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Re: Moisture Content in Timber

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As a point of interest, the Canadian codes specify s-dry at 19% regardless
of whether the timber is kiln dried or air dried.  It is difficult to
guarantee that every piece of lumber be it long span trusses or stud walls
wall have this specification at the time of installation.  I've never seen
contractors on site with moisture meters making sure the lumber is in good
condition.

One obvious problem resides in the fact that lumber may be shipped to site
as per spec, but during storage on site or during construction a good rain
can really effect the moisture content as in most cases the building
envelope isn't up yet.

I've worked on some long span timber trusses that were built in the forties.
At this point the checks and splits in the timber are at the point where
clamps and stiffening elements no longer suffice.  There will have to be a
significant intervention taken.

I've never designed long span wood trusses and so am not familiar with the
design parameters that would dictate a big difference in strength capacity
from 16-19% moisture content.  In my mind the issue has less to do with
strength capacity and more to do with serviceability such as warping and
drywall screws popping out as wood dries out.

Warping can be a structural issue if very serious, I've not seen an example
of this yet in the field though.

regards,

Hans E. Boge, P. Eng.
--
Boge & Boge (1980) Ltd.       Phone: (204) 942-7276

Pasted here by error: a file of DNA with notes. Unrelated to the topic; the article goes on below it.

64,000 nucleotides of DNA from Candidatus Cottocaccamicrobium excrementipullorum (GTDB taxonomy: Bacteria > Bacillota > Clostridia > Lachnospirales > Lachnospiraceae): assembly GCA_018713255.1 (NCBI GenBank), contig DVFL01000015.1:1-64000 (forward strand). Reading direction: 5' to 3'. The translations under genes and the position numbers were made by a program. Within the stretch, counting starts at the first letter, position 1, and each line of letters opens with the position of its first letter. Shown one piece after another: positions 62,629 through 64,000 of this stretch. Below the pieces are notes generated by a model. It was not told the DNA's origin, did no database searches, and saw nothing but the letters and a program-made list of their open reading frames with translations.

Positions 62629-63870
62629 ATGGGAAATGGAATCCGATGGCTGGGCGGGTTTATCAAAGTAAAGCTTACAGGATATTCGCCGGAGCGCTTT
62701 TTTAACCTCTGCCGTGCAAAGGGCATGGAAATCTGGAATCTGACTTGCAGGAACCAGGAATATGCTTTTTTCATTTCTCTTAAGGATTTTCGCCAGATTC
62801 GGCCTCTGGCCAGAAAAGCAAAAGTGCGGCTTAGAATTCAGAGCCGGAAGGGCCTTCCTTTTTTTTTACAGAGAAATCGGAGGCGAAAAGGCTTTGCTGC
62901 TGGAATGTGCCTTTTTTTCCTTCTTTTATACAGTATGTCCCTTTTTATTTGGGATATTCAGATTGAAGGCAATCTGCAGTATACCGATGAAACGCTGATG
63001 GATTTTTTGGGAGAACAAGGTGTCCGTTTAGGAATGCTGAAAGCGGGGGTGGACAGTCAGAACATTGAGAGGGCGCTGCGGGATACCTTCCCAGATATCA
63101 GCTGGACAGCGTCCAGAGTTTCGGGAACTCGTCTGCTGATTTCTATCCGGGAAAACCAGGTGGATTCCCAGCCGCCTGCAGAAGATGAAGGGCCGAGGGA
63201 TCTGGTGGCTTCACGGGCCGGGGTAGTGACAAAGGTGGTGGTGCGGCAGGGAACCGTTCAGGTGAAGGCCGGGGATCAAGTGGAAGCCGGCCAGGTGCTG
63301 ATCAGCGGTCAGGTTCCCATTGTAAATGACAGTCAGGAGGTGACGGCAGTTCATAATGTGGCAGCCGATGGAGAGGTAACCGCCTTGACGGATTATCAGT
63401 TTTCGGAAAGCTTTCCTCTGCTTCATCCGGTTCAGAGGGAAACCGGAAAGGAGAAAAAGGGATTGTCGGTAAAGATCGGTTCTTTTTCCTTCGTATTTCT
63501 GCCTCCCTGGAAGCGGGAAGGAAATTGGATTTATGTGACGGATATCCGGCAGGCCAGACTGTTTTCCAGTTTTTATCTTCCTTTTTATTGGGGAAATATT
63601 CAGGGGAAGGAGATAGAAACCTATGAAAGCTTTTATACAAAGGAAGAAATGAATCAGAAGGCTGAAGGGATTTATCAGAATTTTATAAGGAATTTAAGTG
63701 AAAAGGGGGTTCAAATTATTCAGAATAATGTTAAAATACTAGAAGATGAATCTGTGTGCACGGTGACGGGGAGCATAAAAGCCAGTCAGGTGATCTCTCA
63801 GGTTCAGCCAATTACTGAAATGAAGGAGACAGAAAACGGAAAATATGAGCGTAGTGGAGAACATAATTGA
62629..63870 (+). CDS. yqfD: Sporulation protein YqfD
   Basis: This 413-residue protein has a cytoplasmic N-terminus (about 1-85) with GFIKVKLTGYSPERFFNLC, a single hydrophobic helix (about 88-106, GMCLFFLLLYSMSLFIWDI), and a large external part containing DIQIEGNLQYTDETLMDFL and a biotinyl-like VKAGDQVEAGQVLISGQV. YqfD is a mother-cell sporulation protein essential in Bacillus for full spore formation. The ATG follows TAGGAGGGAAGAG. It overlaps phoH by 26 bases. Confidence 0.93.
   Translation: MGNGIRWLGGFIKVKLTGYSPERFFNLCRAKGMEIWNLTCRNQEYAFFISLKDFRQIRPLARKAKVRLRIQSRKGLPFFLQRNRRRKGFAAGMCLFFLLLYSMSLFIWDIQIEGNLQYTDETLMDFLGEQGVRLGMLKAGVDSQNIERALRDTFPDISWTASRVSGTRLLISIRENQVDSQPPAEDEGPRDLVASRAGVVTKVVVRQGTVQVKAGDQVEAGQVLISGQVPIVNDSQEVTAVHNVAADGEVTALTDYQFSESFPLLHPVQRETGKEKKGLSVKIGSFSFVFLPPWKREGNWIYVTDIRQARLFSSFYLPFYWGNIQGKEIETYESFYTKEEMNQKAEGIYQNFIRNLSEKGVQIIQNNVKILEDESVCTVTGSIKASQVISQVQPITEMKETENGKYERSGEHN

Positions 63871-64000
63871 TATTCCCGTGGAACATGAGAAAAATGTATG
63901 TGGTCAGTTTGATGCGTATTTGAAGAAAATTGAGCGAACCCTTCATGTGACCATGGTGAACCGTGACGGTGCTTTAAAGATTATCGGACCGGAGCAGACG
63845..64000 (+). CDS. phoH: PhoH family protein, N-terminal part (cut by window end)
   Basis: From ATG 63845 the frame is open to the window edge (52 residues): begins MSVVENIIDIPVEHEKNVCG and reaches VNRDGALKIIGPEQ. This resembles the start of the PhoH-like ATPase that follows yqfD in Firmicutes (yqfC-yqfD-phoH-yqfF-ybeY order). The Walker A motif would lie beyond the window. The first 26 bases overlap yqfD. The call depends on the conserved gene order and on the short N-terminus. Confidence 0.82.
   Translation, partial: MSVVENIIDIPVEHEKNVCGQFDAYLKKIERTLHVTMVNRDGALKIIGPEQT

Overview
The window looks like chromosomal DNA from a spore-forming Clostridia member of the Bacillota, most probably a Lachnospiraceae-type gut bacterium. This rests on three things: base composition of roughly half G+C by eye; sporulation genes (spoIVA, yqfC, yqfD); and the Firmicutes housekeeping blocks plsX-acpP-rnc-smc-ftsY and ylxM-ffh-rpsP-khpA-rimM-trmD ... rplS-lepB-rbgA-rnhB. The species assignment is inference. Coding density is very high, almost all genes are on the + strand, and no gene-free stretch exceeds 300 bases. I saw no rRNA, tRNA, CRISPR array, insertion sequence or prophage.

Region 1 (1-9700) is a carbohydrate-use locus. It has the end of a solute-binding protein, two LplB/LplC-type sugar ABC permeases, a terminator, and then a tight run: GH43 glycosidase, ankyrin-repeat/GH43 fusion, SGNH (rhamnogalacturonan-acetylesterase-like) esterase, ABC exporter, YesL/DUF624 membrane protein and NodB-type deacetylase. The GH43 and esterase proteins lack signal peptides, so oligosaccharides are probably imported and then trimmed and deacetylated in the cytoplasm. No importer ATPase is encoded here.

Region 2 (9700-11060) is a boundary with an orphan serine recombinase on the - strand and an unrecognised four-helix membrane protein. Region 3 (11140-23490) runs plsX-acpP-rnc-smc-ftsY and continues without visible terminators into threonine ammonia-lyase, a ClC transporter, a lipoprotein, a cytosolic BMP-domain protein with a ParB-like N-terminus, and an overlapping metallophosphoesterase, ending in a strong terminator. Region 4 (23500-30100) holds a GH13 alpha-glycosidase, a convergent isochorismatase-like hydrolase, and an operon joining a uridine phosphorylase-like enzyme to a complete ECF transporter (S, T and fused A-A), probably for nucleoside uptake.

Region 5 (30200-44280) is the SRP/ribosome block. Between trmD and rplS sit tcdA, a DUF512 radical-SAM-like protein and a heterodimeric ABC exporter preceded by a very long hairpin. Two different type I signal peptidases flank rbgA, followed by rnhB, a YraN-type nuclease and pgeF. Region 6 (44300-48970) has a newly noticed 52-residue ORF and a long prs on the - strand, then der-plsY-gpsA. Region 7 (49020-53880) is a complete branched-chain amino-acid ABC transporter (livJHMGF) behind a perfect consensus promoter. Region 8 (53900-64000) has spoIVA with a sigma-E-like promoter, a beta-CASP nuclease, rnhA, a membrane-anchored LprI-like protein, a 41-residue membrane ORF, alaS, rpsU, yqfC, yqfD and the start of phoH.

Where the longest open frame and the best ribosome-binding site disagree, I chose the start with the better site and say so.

Consulting Engineers               Fax:  (204) 942-7288
268 Ellen St.                        e-mail:  hboge(--nospam--at)boge-boge.com
Winnipeg, MB                Web page:  www.boge-boge.com
R3A 1A7                                         Canada
-----Original Message-----
From: Richard Flower <RLFlower(--nospam--at)worldnet.att.net>
To: seaint(--nospam--at)seaint.org <seaint(--nospam--at)seaint.org>
Date: Tuesday, July 18, 2000 10:03 AM
Subject: Re: Moisture Content in Timber


>This one is for all you wood experts:
>
>The 1997 edition of the National Design Specifications, Section 4.1.4
>appears to suggest a 19% moisture content as the expected service condition
>for structural timber. However, the 1997 UBC Table 16-E footnote 1 says
>"Seasoned lumber is lumber having a moisture content of less than 16% at
the
>time of installation...". If both these statements are accepted as
>guidelines for design, then, does that mean that timber cannot be
considered
>seasoned when used for structural purposes?
>
>This makes a considerable difference in the design of long spaned members.
>
>Regardless of how structural lumber is specified for a project, much of the
>structural lumber that is delivered to a construction site is delivered
>"wet". Yet, these members can be expected to dry out over time - in fact,
>much of the moisture content is lost even before the members are placed in
>service. Also, members of relatively smaller cross-section would "air-dry"
>more quickly than members of larger cross-section. Yet, I have not found
>provisions that consider this fact.
>
>Any comments on this issue would be appreciated.
>
>-Richard L. Flower, P. E.
>
>
>
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